Sharp increase in welfare applications, especially from young flex workers: report
The number of applications for social assistance benefits increased significantly over the past few weeks, especially among young people with flexible jobs and in the four large cities. Amsterdam, Rotterdam, The Hague and Utrecht also received tens of thousands of applications from self-employed for the temporary bridging scheme for entrepreneurs (Tozo).
NRC spoke to the alderpersons responsible for Social Affairs in 32 municipalities. Half of the surveyed municipalities noticed that applications for welfare doubled or more in the past few weeks. Only three municipalities did not see an increase, and six said they only saw a slight increase. Amsterdam and Rotterdam saw the biggest increase in applications.
Amsterdam and Rotterdam also saw the largest number of applications for the entrepreneurs' bridging scheme, which supplements self-employed persons' income during the coronavirus, according to figures requested by NOS. Amsterdam received nearly 40 thousand applications. Rotterdam, which also handles the applications of 27 other municipalities, received over 19 thousand applications. Almost two thirds were from Rotterdam entrepreneurs. The Hague received requests from around 9 thousand entrepreneurs, and Utrecht from over 10 thousand.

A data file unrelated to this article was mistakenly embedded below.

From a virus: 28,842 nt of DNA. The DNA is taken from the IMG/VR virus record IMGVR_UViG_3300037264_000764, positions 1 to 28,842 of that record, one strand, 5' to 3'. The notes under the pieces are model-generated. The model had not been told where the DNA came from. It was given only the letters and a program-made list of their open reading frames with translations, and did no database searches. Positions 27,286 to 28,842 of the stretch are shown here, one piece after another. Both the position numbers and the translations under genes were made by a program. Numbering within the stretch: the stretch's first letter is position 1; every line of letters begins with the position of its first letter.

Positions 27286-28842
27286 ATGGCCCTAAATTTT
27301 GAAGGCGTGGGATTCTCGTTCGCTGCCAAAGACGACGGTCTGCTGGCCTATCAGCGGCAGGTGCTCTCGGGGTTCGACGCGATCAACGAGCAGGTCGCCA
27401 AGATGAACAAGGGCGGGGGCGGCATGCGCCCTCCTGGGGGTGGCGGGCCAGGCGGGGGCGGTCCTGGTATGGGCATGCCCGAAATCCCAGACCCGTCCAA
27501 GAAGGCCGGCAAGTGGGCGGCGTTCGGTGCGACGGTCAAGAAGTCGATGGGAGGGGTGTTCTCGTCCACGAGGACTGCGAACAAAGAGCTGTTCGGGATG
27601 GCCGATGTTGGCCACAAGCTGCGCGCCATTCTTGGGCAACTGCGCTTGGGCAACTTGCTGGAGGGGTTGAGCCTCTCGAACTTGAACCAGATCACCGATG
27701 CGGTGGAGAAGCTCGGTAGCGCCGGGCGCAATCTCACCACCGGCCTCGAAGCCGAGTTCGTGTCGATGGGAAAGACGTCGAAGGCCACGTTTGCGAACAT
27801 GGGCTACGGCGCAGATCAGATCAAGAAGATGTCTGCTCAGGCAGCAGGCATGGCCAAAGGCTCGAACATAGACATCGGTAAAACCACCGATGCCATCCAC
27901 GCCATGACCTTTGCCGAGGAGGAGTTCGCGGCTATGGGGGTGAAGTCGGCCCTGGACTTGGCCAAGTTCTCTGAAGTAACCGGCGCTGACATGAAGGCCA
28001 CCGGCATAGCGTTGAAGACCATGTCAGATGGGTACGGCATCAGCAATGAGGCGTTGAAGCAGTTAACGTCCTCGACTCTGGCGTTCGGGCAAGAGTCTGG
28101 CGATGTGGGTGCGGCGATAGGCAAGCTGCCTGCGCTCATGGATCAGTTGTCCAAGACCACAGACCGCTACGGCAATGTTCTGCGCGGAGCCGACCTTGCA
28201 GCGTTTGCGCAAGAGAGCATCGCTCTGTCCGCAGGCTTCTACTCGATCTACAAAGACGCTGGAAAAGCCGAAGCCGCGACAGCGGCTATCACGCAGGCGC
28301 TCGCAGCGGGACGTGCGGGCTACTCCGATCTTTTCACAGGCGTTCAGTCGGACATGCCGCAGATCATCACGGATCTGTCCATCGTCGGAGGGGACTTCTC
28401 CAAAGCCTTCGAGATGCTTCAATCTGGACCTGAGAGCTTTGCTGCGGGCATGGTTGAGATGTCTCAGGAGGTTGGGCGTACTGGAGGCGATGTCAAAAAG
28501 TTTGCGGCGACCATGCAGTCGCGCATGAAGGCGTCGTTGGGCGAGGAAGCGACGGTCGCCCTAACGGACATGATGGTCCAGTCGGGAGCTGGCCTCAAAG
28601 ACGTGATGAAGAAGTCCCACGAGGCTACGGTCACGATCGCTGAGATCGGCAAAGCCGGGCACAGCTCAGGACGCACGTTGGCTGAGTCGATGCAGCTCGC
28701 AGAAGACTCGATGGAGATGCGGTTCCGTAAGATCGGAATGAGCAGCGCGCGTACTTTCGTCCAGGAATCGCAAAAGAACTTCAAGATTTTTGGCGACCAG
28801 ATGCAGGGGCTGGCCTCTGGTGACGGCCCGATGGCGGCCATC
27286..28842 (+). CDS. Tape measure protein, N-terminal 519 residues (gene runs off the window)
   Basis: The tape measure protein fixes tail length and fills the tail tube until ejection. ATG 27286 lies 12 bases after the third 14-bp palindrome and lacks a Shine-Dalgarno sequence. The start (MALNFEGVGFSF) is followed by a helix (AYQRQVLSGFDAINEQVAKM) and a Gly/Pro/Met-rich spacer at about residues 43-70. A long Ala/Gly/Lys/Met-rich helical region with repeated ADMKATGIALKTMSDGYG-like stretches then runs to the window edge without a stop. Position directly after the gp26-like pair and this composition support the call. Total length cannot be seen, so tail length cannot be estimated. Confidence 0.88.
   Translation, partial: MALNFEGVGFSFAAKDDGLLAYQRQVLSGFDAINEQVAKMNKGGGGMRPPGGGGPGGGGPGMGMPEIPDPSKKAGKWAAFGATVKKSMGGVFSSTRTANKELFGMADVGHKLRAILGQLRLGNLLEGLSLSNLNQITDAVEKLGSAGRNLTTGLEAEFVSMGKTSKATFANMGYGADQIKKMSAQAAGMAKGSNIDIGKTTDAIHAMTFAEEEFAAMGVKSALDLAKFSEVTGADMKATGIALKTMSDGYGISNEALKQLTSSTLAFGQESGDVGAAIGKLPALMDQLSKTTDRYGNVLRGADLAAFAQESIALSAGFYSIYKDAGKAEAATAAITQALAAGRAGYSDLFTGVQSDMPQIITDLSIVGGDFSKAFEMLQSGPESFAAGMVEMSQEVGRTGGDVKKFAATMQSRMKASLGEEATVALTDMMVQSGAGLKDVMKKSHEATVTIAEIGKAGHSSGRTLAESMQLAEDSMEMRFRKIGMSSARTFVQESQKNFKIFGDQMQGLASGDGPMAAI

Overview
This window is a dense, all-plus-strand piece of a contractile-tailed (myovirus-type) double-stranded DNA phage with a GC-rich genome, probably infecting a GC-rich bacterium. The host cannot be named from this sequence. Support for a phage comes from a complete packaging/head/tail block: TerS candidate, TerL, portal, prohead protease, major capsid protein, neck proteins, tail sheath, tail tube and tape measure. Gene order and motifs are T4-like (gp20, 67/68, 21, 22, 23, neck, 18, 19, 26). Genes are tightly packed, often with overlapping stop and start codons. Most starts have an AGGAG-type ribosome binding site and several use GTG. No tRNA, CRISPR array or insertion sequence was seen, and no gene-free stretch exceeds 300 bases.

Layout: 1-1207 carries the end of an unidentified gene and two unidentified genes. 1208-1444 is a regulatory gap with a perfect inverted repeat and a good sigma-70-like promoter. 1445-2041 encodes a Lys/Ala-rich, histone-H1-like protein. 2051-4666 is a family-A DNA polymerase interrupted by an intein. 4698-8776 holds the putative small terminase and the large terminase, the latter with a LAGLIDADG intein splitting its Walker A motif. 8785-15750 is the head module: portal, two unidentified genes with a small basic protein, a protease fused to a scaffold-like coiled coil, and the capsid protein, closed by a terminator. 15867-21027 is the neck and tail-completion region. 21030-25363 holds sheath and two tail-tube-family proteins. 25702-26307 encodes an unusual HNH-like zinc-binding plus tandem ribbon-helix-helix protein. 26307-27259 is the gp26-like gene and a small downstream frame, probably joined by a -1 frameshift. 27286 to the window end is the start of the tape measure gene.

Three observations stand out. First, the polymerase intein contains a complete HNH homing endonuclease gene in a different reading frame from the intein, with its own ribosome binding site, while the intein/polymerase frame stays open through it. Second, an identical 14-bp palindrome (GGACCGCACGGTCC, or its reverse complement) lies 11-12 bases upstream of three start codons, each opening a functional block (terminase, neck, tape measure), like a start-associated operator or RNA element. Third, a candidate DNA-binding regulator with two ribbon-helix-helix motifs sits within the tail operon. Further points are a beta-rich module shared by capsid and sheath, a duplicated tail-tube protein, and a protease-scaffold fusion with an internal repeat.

The Tozo scheme supplements single self-employed persons' income up to 1,050 euros net. For married or cohabitating self-employed persons, the municipality supplements income up to 1,500 euros. "The number of applications has leveled off a bit in recent days," an Amsterdam spokesperson said to NOS. "Payments are now being made as quickly as possible." 12 thousand Amsterdam entrepreneurs have already received their Tozo supplement. The other three large municipalities have also started paying out.
The Social Affair alderpersons told NRC that they see many welfare applications from young people, largely from people in their twenties and thirties with flexible or freelance contracts. Companies can make use of the NOW scheme, with which the government covers up to 90 percent of the wage bill in order to prevent layoffs. But flexible workers are often not covered by this, because sending them away does not require a formal dismissal.